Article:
Raygun software business expands into United States but HQ stays in Wellington

Raygun co- founders, chief technology officer Jeremy Boyd, and chief executive John-Daniel Trask have vowed to keep the ...

Raygun co- founders, chief technology officer Jeremy Boyd, and chief executive John-Daniel Trask have vowed to keep the business, headquartered in New Zealand.

The owners of a Wellington software development business are setting up in the United States, but have vowed to remain headquartered in the capital.

In February year Raygun set up a subsidiary company in the US.

Co- founder and chief executive John-Daniel Trask will move to the Seattle in March, where he plans to recruit managers to run the software bug-fixing business.

Raygun has helped clients such as Nordstorm, Microsoft and Apple identify the cause of more than 10 billion software crashes.

READ MORE: Software firm Raygun sets sights on growth after zapping 10 billion bugs

Raygun, formally known as Mindscape, started in 2007 was and was rebranded in September.

"We launched Raygun as a product in 2013 and it was a real hit," Trask said.

Raygun sales were 10 times those of all Mindscape's other products combined, "so we rebranded to simplify things for customers."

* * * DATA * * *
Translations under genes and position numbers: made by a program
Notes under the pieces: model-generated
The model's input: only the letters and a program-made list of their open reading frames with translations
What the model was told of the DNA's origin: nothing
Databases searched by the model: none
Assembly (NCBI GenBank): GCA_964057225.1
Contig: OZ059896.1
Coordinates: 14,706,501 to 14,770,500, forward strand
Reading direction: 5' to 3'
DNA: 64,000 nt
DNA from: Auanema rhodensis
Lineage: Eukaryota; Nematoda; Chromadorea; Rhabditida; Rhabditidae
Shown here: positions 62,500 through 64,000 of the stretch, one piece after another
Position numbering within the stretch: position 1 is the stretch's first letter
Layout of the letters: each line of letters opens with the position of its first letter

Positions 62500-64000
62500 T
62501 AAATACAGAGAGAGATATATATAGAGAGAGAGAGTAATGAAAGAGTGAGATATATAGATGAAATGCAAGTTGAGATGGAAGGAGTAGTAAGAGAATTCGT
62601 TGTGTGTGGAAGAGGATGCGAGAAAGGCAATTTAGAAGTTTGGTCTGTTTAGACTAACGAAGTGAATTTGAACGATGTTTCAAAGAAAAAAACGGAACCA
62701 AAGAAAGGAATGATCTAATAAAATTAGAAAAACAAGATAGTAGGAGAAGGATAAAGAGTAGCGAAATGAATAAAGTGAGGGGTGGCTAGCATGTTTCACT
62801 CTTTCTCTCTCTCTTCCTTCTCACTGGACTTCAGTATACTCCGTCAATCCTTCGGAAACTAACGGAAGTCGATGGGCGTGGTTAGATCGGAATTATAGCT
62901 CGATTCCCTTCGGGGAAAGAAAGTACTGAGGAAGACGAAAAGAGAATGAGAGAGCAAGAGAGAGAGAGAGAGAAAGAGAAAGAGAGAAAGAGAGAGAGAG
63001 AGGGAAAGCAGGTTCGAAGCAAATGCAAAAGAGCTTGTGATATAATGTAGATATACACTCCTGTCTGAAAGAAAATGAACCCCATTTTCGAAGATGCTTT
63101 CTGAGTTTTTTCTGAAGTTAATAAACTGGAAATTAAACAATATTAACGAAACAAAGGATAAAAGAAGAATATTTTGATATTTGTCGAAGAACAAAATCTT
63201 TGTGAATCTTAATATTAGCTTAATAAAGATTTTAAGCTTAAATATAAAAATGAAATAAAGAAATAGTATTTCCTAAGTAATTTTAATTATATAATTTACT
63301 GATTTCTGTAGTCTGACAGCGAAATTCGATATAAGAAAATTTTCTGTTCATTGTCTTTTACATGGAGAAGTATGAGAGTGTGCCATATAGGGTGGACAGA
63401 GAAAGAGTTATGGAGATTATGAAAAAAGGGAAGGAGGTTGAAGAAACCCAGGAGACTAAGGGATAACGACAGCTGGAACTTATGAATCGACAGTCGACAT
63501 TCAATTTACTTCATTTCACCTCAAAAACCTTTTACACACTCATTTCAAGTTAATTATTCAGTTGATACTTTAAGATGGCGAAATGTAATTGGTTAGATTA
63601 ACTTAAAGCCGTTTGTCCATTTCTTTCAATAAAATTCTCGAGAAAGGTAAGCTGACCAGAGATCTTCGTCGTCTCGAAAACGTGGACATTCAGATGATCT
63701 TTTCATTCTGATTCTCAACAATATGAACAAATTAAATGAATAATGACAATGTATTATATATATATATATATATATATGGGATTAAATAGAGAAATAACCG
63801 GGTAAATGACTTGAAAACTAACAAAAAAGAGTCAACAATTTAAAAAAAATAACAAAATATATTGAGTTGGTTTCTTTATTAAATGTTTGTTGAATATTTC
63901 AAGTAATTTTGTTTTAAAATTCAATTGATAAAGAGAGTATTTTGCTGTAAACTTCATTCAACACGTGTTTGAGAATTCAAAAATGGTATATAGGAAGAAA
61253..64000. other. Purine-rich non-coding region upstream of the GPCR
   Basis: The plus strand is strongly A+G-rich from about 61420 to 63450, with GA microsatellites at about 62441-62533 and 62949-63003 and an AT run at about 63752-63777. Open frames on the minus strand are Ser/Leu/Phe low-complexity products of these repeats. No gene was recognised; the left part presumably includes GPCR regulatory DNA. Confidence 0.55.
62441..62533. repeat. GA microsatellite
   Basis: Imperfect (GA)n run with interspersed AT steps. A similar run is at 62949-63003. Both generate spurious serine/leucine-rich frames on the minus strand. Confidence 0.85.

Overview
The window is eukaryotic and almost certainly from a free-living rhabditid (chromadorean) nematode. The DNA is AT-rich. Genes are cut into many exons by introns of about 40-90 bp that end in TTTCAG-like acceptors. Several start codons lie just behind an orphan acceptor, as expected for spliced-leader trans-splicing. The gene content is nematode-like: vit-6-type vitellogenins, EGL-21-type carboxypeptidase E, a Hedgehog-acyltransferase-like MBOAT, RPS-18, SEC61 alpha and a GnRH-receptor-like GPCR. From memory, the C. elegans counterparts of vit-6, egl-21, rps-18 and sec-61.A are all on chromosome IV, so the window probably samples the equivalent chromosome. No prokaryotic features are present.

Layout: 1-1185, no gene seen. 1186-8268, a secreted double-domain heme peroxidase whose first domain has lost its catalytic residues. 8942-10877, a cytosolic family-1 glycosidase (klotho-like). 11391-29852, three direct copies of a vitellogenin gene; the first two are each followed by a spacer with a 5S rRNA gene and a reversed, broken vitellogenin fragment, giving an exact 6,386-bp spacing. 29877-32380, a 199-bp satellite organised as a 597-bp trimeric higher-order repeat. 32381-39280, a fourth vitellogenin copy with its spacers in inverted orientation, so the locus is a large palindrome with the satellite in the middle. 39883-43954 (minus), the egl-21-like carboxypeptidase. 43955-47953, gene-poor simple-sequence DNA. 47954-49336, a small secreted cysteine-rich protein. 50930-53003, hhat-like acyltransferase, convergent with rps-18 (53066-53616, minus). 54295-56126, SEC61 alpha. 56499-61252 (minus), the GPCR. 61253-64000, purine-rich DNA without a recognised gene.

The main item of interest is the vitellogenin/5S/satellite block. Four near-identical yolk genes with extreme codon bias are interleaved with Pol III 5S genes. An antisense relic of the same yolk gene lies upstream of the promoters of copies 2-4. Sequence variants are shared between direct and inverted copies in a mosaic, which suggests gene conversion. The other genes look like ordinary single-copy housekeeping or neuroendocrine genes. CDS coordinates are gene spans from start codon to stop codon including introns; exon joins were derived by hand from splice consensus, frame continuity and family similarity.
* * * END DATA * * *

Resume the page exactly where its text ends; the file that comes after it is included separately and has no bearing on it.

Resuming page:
Trask plans to hire about 20 staff in the US withintwo years and will stay until the business is self-sustaining.

The business has an office in San Francisco, which would remain with one employee, but its US base will be in Seattle.

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"We have a good relationship with Microsoft, which is headquartered there and it's a tech hub with businesses such as Amazon and Google also operating from there.

"Seattle was also a lot cheaper than San Francisco."

Trask said he had benefited from advice and referrals given to him by other Kiwi businesses in the US and found it more straightforward to set up than he expected.

Despite offers from potential investors to headquarter Raygun in the US, he was not interested.

"We are a patriotic team and have benefited immensely from the support of the community and government agencies such as NZTE and Callaghan Innovation."

He believed that technology would become the biggest export for New Zealand over the next 15 years.

"I want us to be a substantial part of that."

After raising $1.4 million from investors last year, the company, which employs 22 staff, was yet to spend it.

"There is a lot of opportunity that we may want to capitalise on. We are fortunate to have a supportive investment seed, who are all local players."

The profitable business was not aggressively adding people to expand, Trask said.

"We build software products, which means we don't have to correlate size to bums on seats."

Six weeks ago the business launched Raygun Pulse - which monitors the user experience of a website.

Raygun engineers would continue to help customers build better software, he said.

"Raygun crash reporting tells customers when things don't work, and Raygun pulse records every interaction people have with their system to understand the performance."

 - Stuff

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